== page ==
Growing as a communion engaged with the world

LWF President Archbishop Dr Panti Filibus Musa examined the significance of the Twelfth Assembly and the Reformation anniversary in his address to the 2018 Council. Photo: LWF/Albin Hillert

LWF President Archbishop Dr Panti Filibus Musa addresses Council in Geneva

(LWI) - Lutheran World Federation (LWF) President Archbishop Dr Panti Filibus Musa opened his address to the LWF Council today by reflecting on the Twelfth Assembly and the Reformation anniversary, and outlining the gifts of both for the communion.

“Looking back a year ago, I am particularly thankful to you and all those who participated in the Twelfth Assembly, so well hosted by our Namibian sisters and brothers. We recall with gratitude the incredible work done by the local organizing committee, constituted by the United Church Council of the Namibian Evangelical Lutheran Churches that made the Assembly historic and memorable.”

He called upon Council members to uphold the public statements and resolutions from the Assembly as being critical to the life, ministry and witness as a communion and keep the LWF alive to the existential realities of the world today.

On the Reformation anniversary, he chose the metaphor of a cairn. It was a memorial but one that points the way. The journey through the 500th anniversary of the Reformation was a cairn in the sense of memory, looking back to where the LWF has come from. The LWF should note the struggles, challenges and significant achievements, especially as they relate to the question of justification and the search for Christian unity. But it was not only a memorial. “We are called to consider the anniversary as a cairn that points the way, the direction, looking forward to the way in which we could be instruments in God’s hands to witness to the gospel in word and service to the neighbor.”

Freely you have received, freely give

The theme of the 2018 Council meeting, “Freely you have received, freely give” (Matthew 10.8, NIV), brings to the fore Lutheran doctrinal foundation that everything, including salvation itself, is a gift from God, he said.

“The author used a language that can be likened to the language of economy, that presupposes that salvation and any other life-sustaining things were and are being received without any form of payment on the part of the recipient.”

“We are reminded of who we are - receivers and stewards of God’s free gift of grace in Christ”.

President Musa asked how resources entrusted to the communion are being used to care for the needs of others, and how the gospel takes on flesh in the daily realities of lives and relationships.

In his country, Nigeria, and in many other places, he said people were compelled to offer money or valuables in exchange for the promise of salvation, healing, deliverance and other blessings. “As a communion, we must deliberately remain firm in efforts to counter such acts by constantly reminding ourselves of the doctrinal ethos of “justification by grace through faith alone”.”

As a communion, we must resist “in any way” the commodification of human beings and creation. “Let me re-echo what we said before, during and after the Twelfth Assembly and continue to say today, Salvation - not for sale, Human Beings - not for sale, and Creation - not for sale.”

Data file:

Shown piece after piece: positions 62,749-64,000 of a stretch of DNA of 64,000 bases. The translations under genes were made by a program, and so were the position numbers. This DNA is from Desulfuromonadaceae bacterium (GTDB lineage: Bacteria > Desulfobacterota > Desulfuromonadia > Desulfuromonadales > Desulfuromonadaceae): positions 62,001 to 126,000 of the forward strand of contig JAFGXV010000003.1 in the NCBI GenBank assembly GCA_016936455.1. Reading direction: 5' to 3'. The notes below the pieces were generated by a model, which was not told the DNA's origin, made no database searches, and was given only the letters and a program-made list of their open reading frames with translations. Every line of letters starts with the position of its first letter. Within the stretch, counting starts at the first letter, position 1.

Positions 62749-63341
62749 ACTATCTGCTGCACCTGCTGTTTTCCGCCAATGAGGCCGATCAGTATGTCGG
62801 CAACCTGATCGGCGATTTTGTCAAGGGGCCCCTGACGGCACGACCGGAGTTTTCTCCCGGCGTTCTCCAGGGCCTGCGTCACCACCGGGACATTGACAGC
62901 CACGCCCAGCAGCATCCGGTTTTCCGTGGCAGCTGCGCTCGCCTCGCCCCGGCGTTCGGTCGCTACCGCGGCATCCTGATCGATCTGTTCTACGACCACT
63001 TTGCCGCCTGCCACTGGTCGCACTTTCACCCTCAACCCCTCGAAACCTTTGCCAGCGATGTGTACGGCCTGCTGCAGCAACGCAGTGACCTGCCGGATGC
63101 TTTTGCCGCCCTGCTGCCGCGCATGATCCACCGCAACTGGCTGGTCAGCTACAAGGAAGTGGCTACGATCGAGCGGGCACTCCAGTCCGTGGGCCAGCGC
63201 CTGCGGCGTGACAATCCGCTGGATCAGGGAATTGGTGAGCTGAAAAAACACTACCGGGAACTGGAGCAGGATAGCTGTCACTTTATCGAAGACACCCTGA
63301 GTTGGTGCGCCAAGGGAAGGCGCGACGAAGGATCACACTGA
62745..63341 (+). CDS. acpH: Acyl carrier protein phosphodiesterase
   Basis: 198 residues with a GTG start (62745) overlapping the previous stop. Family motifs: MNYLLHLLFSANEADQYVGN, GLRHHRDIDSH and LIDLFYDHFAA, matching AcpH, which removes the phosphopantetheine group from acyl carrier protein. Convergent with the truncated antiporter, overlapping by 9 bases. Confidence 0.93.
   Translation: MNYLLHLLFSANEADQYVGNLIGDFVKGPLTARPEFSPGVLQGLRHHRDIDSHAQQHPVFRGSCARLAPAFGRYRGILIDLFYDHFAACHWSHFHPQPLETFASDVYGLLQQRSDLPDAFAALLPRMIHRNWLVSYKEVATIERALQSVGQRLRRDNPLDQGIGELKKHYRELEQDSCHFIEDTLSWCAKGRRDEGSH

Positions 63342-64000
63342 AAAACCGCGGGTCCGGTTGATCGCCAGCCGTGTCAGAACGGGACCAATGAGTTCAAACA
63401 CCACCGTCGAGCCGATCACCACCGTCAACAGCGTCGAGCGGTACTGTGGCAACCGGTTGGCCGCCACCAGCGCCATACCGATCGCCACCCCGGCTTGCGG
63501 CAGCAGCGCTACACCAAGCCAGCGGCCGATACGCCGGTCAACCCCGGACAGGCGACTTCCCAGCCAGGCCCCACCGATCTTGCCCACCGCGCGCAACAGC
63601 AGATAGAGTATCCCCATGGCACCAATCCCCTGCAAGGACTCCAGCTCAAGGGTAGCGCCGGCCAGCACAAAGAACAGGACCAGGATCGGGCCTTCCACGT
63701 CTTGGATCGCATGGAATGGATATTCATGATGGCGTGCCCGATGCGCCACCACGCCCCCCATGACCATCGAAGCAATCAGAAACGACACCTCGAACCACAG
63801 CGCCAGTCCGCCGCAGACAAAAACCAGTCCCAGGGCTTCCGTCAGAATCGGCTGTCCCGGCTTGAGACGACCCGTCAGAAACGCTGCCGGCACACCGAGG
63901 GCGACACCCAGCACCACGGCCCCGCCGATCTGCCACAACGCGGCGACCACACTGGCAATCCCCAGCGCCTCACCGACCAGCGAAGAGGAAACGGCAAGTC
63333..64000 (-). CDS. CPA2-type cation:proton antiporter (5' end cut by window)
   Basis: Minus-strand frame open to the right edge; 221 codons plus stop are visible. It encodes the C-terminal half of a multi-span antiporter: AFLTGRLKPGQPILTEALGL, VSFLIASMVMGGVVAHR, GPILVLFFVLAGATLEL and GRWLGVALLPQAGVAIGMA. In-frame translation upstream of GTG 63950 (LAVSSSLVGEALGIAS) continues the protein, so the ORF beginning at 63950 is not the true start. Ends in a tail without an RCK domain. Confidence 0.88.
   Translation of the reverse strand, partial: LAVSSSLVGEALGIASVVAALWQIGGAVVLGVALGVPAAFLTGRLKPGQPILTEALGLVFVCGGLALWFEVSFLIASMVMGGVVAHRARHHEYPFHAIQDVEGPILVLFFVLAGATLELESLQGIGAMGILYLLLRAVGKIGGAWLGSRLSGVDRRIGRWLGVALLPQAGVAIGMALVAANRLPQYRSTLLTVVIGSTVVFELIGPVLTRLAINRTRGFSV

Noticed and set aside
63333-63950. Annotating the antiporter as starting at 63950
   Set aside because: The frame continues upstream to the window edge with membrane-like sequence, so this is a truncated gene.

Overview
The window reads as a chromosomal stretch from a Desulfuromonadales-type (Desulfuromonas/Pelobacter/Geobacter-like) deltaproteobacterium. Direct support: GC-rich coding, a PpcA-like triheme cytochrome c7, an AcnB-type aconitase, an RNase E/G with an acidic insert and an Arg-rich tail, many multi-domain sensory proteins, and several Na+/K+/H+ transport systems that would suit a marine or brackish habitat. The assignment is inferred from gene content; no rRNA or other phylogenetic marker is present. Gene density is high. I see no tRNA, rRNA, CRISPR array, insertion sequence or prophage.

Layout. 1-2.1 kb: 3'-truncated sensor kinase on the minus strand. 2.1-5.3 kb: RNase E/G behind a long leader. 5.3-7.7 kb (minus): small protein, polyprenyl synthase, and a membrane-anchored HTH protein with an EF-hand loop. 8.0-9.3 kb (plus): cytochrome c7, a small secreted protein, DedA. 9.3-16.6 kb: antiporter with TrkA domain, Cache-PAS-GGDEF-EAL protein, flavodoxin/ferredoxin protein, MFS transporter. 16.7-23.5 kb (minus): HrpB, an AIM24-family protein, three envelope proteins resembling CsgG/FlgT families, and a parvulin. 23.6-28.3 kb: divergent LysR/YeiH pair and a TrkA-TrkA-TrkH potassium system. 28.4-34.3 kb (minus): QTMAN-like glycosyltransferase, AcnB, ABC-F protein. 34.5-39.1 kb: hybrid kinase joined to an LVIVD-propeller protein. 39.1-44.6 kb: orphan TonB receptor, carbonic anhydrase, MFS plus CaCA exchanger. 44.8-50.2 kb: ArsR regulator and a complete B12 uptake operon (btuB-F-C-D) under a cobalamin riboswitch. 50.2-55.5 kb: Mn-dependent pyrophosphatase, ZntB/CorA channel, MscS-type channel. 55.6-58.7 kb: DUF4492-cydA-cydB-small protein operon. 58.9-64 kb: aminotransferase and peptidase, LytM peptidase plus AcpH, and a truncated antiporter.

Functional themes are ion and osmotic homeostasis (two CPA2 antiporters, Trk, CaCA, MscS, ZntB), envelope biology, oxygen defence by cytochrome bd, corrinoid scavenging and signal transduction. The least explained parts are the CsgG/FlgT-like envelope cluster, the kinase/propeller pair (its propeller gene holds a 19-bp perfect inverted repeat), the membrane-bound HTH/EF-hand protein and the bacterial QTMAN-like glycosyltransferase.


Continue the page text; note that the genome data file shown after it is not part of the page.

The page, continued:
“Our ongoing journey”

In looking to the future, the President reiterated the need for strong ecumenical relations. Both he and Pope Francis made clear during his visit and that of the vice presidents to the Vatican last December, that they look to the future with hope towards increased understanding, cooperation and unity in the body of Christ.

He said the LWF strategy 2019-2024 offered opportunity for the Twelfth Assembly resolutions to be implemented concretely. On prophetic action, he said the churches were called to come together in the face of ideologies, forces and structures that trigger and perpetuate many of the challenges facing the world today. “We are called to remember who we are as both objects of God’s love and agents of it. Liberated and empowered to defy but in words and actions, acts that undermine human dignity.”

He repeated the Assembly resolution on interreligious relations, which called on the communion to love the neighbor, work with sisters and brothers of other religions and those who are non-religious to build bridges of hope, love, peace and justice in this deeply divided world.

Joint action with other organizations must not only be sustained but nurtured. He pointed to the collaboration between the LWF and the Catholic relief agency, Caritas Internationalis, and with Islamic Relief Worldwide. “Equally crucial is that the LWF continues working closely with multilateral systems, such as the UN on human rights, gender justice and humanitarian crisis.”

He closed by saying it is critical that the LWF remain firm in its commitment toward growing as communion liberated by God’s grace. “We are not a communion preoccupied only with itself but engaged in the world, for the love and service of the neighbor. Let us therefore continue to be inspired by this and other biblical narratives in our Christian journey and faithful witness in our world of religious diversity with its multifaceted challenges.”


The 2018 LWF Council meeting takes place in Geneva from 27 June - 2 July. The theme of the Council is “Freely you have received, freely give” (Matthew 10:8, NIV). The LWF Council meets yearly and is the highest authority of the LWF between assemblies. It consists of the President, the Chairperson of the Finance Committee, and 48 members from LWF member churches in seven regions.